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Glass (B) - Encylopedia Of Antiques

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BACCARAT GLASS: A crystal glass made at Baccarat, France, with a leaden composition. The factory was founded in 1765 but it was not until about 1820 that the Baccarat products began to count in the history of glass. Although colored glass in various colors is made, the clear crystal produced is much greater than the colored crystal. At first only blown glass was made but later on they adopted the pressed-glass method of Sandwich. Cutglass was also a Baccarat specialty. Baccarat glass was, and is, turned out in a great variety of forms, but table glass constituted the greater part of their product. See FRENCH GLASS.

BAKEWELL, PEARS & CO.: A glass works at Pittsburgh, Pennsylvania, was founded in 1808 by two Englishmen, Thomas Bakewell and Benjamin Page, and continued until 1882. The firm name was changed to Bakewell, Pears & Co., in 1836 and this factory is said to have been the first successful flint glass factory in America. The early output included decanters, bottles, pitchers, flasks, vases, drinking glasses and candelabra. In 1810, they made the first crystal chandelier to be made in this country, and the product of their later years was also much diversified. They made glassware for every purpose for which glass was used, and a large part of their product was exported to South America.

BALTIMORE GLASS WORKS: This factory at Baltimore, Maryland, started making glass about 1790 and was continued under various owners and names as the Federal Hill Works, The Patapsco River Glass-House and the Hughes -Street Works. Bottles and flasks in various colors were the principal product.

BALUSTER: The term used for stems of glasses having an outline similar to balusters of wood.


BAY STATE GLASS CO.: Cambridge, Massachusetts, organized in 1849, incorporated in 1857 and in existence until 1874. They made a general assortment of flint glass wares, blown, pressed and cut, of good quality.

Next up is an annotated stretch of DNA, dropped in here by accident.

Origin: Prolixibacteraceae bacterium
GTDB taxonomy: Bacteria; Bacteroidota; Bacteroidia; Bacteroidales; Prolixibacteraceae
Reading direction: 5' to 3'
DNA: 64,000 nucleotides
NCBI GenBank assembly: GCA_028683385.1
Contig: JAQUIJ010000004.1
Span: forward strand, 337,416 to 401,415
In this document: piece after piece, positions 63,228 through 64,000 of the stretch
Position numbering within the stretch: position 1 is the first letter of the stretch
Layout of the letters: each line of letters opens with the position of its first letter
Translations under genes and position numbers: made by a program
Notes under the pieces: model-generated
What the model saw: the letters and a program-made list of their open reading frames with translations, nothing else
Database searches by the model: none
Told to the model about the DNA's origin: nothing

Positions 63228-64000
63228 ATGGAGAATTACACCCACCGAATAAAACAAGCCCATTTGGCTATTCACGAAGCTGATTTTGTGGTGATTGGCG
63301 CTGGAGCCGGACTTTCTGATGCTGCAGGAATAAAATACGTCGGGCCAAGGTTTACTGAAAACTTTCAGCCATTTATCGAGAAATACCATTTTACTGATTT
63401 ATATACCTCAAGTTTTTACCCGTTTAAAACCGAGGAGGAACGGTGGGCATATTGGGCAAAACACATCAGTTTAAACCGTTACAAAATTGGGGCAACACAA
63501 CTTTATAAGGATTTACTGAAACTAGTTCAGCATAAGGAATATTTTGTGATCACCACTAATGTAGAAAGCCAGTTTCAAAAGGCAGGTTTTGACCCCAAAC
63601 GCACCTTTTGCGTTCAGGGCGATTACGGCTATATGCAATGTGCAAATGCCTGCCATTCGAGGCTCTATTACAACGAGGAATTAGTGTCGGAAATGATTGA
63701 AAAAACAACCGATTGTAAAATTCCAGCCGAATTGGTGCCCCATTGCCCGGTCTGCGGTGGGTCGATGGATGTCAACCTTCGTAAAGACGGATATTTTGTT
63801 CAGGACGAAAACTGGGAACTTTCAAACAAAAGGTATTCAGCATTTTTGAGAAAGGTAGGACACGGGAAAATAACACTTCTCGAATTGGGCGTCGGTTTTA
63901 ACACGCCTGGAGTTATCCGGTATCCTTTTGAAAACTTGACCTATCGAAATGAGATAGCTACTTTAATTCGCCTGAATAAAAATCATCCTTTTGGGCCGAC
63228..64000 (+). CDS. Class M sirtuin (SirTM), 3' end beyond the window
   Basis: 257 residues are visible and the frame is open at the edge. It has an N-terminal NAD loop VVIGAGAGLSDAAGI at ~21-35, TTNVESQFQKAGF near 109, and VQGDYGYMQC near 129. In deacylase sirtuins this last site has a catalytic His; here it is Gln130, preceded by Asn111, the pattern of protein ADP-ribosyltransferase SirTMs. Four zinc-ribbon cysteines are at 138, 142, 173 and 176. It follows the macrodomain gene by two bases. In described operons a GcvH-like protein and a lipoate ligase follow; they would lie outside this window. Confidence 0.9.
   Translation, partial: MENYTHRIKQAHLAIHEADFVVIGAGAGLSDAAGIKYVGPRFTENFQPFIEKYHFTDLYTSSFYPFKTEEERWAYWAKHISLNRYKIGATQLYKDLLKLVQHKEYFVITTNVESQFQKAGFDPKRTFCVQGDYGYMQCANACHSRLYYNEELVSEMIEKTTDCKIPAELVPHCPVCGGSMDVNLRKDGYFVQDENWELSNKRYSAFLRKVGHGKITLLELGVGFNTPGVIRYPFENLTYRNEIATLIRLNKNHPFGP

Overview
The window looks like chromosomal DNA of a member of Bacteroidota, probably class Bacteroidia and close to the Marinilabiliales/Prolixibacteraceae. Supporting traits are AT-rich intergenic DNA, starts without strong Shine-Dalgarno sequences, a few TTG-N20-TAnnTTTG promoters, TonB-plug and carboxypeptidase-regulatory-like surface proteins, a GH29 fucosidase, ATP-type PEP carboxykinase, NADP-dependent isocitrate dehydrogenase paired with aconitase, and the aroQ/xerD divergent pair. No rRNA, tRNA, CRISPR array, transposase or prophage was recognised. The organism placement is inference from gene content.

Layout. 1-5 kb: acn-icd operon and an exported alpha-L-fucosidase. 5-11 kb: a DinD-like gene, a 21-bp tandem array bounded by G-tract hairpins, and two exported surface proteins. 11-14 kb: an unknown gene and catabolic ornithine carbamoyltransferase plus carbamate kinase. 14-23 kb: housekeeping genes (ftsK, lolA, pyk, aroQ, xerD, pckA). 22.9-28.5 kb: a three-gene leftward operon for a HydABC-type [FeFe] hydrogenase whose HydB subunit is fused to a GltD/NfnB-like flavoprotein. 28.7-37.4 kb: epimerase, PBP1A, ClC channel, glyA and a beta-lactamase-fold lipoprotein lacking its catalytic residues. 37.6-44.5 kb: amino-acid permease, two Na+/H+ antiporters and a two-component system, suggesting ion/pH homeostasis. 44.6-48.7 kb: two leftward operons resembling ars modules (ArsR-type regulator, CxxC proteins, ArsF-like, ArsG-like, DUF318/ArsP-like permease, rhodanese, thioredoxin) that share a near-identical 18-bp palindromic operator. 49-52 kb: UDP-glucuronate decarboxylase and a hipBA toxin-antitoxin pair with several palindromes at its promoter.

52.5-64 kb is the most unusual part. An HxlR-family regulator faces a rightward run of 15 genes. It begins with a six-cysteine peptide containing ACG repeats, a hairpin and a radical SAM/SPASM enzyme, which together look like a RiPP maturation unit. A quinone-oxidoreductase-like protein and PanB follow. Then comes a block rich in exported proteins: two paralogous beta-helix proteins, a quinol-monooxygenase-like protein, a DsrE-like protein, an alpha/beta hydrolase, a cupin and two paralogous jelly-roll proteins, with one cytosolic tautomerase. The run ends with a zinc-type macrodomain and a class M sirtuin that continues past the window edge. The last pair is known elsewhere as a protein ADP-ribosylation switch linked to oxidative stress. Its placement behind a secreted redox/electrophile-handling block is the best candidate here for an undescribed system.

BEVELING: Beveling was done in the early days by pressing the glass while molten. The use of the sand wheel for the purpose was not adopted until the 18th century.

BLOBS: Small lumps of molten glass applied as a decoration to the surface of blown glass. Variously known as prunts, seals, mascaroons, etc. See PRUNTS.

BLOWING IRON (or Blow-Pipe): A hollow tube about four feet long employed in making blown glass. It had its origin before the time of the Christian Era.


BOHEMIAN GLASS: Bohemian crystal glass, composed of silicate of potash and lime, is comparatively easy of recognition, but most of it is not so old as we would like to think. Probably very little 18th-century Bohemian glass came to this country. In 1820 and thereafter considerable of this glass came in through Baltimore and it became extremely popular in the Southern states. The roots of Bohemian glass are, perhaps, in the old glass factories of Venice. It was famous in the 16th century and for a long time Bohemia was the center of the crystal glass-making. The range of colors, also, is considerable; reds, blues, ambers and greens, all in various shades. The gold ruby is the most popular. Much of the effectiveness of Bohemian glass lies in its engraving and in the cutting through of an opaque colored outer surface to disclose a clear or a ground-glass pattern beneath. Further embellishment is often added by painting or gilding, and it was in Bohemia that the art of etching on glass was discovered by Henry Schwanhardt about 1670. See GLASS, Etched.